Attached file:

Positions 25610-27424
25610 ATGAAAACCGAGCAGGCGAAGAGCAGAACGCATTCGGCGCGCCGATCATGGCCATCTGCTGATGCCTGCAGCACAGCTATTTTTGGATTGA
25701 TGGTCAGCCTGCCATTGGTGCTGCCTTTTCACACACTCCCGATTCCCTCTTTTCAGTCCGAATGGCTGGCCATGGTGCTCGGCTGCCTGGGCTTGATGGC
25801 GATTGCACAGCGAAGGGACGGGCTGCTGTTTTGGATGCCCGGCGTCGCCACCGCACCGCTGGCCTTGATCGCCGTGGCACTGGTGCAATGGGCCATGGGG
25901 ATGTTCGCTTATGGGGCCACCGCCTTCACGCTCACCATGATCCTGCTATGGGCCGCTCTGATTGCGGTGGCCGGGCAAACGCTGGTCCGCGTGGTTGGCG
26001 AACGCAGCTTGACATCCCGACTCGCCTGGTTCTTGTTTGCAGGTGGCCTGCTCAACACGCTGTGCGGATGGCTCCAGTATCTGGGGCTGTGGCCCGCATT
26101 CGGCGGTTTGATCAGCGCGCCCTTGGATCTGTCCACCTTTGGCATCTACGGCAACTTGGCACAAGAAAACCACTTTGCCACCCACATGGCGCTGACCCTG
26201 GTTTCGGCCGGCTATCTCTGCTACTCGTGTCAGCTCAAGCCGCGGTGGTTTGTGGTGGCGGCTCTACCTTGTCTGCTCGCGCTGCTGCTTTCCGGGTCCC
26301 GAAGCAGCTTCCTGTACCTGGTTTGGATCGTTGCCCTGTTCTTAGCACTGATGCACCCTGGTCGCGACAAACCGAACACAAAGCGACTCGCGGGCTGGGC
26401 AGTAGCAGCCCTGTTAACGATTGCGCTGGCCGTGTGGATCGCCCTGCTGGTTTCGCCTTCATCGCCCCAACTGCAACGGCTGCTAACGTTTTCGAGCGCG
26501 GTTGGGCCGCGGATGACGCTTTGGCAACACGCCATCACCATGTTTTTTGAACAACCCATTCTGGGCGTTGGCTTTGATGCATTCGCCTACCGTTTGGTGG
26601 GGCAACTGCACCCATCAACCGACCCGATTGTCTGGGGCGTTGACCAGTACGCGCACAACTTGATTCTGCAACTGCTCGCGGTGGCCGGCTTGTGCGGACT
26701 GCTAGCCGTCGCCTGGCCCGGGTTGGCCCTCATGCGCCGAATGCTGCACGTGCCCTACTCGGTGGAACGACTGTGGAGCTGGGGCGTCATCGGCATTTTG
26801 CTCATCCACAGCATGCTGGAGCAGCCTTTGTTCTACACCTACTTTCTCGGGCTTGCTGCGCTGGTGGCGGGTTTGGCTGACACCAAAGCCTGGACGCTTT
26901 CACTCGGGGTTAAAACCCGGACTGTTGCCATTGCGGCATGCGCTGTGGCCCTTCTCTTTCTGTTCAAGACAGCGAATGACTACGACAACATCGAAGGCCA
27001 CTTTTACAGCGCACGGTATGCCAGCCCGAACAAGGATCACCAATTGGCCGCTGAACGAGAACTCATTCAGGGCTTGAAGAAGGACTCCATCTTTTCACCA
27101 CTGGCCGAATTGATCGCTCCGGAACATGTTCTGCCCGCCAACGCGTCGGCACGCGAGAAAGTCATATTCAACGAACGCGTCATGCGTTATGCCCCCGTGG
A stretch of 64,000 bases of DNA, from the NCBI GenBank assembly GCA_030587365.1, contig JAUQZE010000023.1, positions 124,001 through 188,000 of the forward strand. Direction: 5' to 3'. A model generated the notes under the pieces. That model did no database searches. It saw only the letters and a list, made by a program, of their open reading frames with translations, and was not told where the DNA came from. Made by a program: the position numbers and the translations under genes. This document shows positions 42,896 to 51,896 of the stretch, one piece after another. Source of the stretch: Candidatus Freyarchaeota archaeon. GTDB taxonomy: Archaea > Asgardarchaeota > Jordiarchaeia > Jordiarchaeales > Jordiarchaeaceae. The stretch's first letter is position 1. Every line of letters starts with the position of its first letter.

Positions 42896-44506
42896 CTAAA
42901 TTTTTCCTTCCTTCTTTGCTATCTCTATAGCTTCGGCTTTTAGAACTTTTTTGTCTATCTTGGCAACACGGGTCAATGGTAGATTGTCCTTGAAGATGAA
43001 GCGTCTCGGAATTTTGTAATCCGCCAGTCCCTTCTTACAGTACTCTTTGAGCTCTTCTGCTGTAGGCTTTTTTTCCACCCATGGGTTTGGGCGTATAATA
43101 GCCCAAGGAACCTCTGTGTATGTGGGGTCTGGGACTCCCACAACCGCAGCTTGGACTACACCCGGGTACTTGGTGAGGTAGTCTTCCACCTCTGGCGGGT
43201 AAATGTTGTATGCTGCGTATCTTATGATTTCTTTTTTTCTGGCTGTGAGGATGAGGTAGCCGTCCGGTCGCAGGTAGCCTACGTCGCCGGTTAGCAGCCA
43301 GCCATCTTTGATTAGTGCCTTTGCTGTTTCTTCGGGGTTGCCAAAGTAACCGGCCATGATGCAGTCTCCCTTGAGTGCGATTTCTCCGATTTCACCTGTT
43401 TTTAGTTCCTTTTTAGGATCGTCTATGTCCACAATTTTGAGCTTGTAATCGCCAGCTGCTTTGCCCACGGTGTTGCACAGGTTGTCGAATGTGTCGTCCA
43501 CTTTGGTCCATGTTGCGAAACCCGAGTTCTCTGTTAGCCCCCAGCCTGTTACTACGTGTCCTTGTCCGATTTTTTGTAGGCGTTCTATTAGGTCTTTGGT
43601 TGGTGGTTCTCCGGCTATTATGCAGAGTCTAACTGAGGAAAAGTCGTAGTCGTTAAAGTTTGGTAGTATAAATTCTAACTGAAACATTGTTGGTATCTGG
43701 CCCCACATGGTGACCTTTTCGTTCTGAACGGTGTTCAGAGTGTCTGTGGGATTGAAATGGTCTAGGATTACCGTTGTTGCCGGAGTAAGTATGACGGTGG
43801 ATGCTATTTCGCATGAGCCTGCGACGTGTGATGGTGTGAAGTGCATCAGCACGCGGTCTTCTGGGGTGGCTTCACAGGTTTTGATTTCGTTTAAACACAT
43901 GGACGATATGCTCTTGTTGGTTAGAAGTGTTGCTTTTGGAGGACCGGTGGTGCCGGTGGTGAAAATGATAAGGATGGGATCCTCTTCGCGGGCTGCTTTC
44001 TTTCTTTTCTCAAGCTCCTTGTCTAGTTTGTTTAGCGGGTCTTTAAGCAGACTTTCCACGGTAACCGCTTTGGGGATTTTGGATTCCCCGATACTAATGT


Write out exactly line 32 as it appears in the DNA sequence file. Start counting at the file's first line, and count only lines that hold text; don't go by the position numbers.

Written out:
44001 TTTCTTTTCTCAAGCTCCTTGTCTAGTTTGTTTAGCGGGTCTTTAAGCAGACTTTCCACGGTAACCGCTTTGGGGATTTTGGATTCCCCGATACTAATGT